Sustainable agriculture can be demonstrated in a variety of ways such as the use of genetically engineered plants to grow with less resources, crop rotation to replenish the soil of nutrients, or even hydroponics.
Hydroponics is a booming industry that allows farmers to grow crops in water without the use of soil. This process can allow plants to be grown indoors, as long as they are given sunlight, usually in the form of LED lights, and allows them to grow year round. Perhaps the most environmentally positive aspect of hydroponics is that it saves 70-80% of water over the lifecycle of the plant compared to regular crops.
Another key example of sustainable agriculture in action is the use of renewable forms of energy in production agriculture. It’s positive for the environment and contributes substantially to the financial security of farmers. Ag Solar Solutions works tirelessly to bring this to fruition throughout the United States.
Ag Solar Solutions, a branch of Coastal Solar, installs solar panel systems for farms interested in investing in solar energy. These systems can be mounted on the roofs of barns or even free standing units can be placed near the facilities. These solar systems allow the farmers to reduce their operating costs by lowering or even eliminating their electricity bills. The cost of solar systems has decreased dramatically in years past, and these systems have been shown to have a 3-5 year return on investment for the farmers. Grants are even available to operations who decide to install these solar systems, not to mention tax breaks, local and state incentives for renewable energy systems. Another great benefit of solar is that if the unit creates excess energy, that energy will go back to the power grid and, in some cases, even supply a profit for the farmer.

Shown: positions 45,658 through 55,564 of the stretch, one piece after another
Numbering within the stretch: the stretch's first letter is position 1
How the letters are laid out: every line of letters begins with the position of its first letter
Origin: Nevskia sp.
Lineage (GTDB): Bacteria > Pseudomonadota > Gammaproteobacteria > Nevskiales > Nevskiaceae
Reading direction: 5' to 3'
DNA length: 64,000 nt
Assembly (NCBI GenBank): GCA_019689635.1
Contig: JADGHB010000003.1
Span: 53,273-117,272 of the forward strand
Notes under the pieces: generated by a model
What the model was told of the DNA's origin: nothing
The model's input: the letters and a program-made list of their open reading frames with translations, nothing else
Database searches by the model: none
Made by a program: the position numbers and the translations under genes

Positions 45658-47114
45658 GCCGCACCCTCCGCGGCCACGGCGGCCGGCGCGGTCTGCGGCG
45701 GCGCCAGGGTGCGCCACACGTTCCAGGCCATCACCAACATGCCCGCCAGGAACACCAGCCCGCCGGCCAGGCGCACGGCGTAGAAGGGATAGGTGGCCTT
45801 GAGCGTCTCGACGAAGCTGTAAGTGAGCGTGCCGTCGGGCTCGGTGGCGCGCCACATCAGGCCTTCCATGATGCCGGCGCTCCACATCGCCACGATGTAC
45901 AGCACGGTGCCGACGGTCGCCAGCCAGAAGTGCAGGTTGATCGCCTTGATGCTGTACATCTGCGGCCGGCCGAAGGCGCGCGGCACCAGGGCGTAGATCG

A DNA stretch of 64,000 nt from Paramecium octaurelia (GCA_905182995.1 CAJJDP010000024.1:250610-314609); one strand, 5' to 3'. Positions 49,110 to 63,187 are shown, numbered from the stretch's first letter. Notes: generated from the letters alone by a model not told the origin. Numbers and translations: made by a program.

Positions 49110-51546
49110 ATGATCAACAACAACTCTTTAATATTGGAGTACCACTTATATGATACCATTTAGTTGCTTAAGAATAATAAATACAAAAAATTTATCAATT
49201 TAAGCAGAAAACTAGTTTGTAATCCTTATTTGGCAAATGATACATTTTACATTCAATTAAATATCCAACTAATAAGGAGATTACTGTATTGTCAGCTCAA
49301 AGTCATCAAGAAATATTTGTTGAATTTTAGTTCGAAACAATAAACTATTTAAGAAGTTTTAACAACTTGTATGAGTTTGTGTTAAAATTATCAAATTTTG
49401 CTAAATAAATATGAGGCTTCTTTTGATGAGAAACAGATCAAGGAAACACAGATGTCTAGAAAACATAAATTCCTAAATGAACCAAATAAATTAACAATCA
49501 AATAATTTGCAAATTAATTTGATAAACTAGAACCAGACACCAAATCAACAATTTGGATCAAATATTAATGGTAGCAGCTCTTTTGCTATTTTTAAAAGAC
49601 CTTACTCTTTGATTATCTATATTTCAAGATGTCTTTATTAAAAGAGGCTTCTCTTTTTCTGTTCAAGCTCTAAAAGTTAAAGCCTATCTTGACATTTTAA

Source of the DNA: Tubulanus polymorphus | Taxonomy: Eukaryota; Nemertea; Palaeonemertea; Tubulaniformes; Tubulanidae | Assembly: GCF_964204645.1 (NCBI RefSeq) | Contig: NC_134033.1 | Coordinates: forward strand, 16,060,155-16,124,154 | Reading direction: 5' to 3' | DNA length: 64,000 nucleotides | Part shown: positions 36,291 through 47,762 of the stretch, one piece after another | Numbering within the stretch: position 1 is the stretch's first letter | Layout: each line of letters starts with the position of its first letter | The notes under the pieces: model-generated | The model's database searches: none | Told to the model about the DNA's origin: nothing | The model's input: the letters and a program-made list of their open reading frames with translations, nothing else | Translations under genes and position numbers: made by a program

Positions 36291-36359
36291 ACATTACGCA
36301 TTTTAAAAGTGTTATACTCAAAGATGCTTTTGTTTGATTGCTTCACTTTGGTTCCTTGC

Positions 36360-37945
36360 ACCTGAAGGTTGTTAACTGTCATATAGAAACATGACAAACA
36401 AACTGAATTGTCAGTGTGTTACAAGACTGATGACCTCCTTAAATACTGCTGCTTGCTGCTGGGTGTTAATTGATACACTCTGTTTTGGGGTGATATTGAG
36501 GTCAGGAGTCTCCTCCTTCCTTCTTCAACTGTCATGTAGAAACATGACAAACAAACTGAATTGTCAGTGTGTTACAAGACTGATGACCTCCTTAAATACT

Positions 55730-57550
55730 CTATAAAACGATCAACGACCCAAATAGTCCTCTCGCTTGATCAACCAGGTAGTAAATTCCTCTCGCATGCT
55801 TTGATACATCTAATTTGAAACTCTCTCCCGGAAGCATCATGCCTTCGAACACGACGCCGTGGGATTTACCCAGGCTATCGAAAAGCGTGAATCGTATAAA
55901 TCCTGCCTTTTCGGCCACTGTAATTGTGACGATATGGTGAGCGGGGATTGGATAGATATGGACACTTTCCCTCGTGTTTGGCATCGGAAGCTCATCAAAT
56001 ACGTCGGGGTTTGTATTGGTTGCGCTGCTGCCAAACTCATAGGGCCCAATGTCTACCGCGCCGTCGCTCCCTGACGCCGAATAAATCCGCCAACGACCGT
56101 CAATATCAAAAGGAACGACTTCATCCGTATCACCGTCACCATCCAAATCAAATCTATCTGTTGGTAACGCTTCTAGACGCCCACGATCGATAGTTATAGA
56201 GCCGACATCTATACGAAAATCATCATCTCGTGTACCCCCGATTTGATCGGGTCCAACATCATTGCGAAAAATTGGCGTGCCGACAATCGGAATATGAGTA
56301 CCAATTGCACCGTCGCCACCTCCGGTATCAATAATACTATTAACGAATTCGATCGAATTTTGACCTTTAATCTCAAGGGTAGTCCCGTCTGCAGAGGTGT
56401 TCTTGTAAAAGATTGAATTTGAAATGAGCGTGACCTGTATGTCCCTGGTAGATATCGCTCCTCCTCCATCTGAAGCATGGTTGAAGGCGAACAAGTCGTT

Ag Solar Solutions’s team helps their customers navigate local incentives and apply for various grants. These solar systems have particularly been popular with countless poultry farmers in hotter climates like the southern United States. Poultry farmers need to run large air units to keep their broilers cool during the hot summer months. The solar units installed by Ag Solar has allowed these farmers to dramatically reduce their utility costs while also keeping their birds nice and cool. Ag Solar Solutions has created valuable service to farmers and ranchers by allowing them to tap into solar energy, the most promising renewable energy we have.
With more focus turning towards renewable energy, companies like Ag Solar Solutions will continue to create ways for American farmers to invest in these promising technologies. This will enable even more farms to reduce their impact on the environment while increasing yields. Their mission is a task we all should take up to effectively do our part. It produces a win for farmers, and a win for the earth.
About the Author:
Trevor Williams is a former high school Agriscience teacher and academy director. He’s the founder of the “Farm Traveler” podcast and website, where he writes and interviews farmers and ranchers.